Wednesday, June 16, 2010

Potluck 4/22: Mad Scientists

While I was in Seattle listening to talks about plasma, it was decided that I should host potluck the day after I returned. Since my brain was pretty geared towards science, I figured it was about time to have a mad scientist potluck, filled with (possibly) science-themed food. Or at least food that we can experimentally prove tastes delicious.

First things first: any good science party needs a genuine science experiment. And since I like my rented microwave too much to make grape plasma in it, I went with the always popular non-Newtonian fluid: corn starch and water. What I mean by non-Newtonian is this - this mixture will feel like a liquid (like white glue) if you touch it slowly, not putting a lot of force on it, but it will feel more solid (like thick, wet sand) if you poke it quickly. Lana and Laura demonstrate...
Later on in the evening I demonstrated that it could be rolled (with a fast, constant motion) into a ball, which I then threw against the outside of the house. It stayed ball-shaped and hard for long enough to slam into the wall and fall to the ground, but then it melted like the Wicked Witch of the West, slipping through the cracks on the deck.

Another science project that I provided was savory molecules. Cherry tomatoes, basil, mozzarella balls, and chunks of carrot took the place of hydrogen, oxygen, and other atoms in some complex molecules, made by Aditya. I think here we have caffeine and one other one. What can I say, chemistry has never been my thing.

I did take solid state physics, though, so I am a pro (ha! not really...) at crystalline structures such as the ever-popular "body centered cubic" shown below.

Lana took a more zoological approach, with her dog (neck-less giraffe?) figure, seen below with some H2O and balsamic vinaigrette.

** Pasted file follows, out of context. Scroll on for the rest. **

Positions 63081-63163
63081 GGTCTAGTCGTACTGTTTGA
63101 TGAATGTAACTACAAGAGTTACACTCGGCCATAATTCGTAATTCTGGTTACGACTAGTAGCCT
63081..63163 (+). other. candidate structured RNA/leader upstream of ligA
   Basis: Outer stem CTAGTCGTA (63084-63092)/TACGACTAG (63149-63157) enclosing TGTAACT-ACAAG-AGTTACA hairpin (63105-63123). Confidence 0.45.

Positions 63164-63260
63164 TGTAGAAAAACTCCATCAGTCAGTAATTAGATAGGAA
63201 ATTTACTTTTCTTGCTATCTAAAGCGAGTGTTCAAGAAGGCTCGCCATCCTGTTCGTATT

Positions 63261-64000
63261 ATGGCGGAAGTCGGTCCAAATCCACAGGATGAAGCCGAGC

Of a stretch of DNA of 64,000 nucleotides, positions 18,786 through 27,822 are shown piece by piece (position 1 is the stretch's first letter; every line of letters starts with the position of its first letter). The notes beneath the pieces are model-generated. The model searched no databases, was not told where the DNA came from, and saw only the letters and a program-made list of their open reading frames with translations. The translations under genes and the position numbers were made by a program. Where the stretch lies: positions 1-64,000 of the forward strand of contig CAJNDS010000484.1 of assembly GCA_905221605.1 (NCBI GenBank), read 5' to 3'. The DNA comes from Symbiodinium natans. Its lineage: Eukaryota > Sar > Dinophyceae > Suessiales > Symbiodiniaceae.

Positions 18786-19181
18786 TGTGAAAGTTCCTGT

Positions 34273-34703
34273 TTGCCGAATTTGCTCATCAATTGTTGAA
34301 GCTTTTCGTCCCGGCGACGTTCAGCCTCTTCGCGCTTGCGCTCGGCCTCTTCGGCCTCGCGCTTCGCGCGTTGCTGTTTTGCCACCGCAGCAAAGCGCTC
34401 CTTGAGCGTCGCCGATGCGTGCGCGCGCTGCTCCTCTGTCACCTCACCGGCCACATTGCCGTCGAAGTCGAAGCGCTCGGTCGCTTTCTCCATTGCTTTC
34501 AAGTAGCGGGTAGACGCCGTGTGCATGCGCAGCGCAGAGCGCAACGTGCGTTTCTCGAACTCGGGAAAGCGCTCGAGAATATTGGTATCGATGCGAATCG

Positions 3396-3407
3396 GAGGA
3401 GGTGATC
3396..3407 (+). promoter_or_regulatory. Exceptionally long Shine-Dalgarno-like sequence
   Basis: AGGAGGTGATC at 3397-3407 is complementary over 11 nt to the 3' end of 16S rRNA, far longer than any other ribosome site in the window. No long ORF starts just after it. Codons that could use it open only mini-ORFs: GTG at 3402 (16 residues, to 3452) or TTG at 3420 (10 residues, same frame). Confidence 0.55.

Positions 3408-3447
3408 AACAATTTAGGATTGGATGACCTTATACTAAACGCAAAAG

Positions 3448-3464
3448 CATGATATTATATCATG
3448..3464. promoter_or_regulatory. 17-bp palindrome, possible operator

Every scientist needs a little liquid inspiration, which Mike so boldly provided.

Geoffrey and Laura provided nourishment in the form of delicious peanut and potato stew. Just looking at this picture makes me salivate like Pavlov's dog.

My final contribution was, naturally, a dessert. The end result was not particularly science-y, but I do find the transformation of the ingredients to be a testament to kitchen science. Because, let's face it, a plain mixture of lemon juice, eggs, and whipping cream doesn't sound all that appetizing.

But add a little sugar, heat, and lots of whisking, and you end up with lemon mousse: rich and fluffy, with a flavor like lemon drops. Now that is a good use of science. And here's the recipe!

Lemon Mousse
from The Amateur Gourmet

2 egg yolks
1 whole egg
2 lemons
1/3 cup sugar
3/4 cup heavy cream

1. Start a pot filled 1/4 of the way with water boiling on the stove. In a bowl, roughly whisk together the egg yolks, whole egg, sugar, and the grated peel and juice of the lemons. Prepare a larger bowl with ice cubes and cold water.
2. Place the bowl with the egg mixture over the boiling water (taking care that the bottom doesn't touch the water), and whisk until the mixture thickens to the consistency of cake batter.
3. Move the bowl with the egg mixture to the ice-water bath, and whisk occasionally until it cools to room temperature. Meanwhile, use a hand-held mixer to whip the cream (along with a pinch of sugar) until you have stiff-ish peaks.
4. Whisk 1/3 of the whipped cream into the lemon curd. Gently fold in the remaining whipped cream with a spatula, until no streaks of pure lemon curd remain. Chill until you're ready to devour it.

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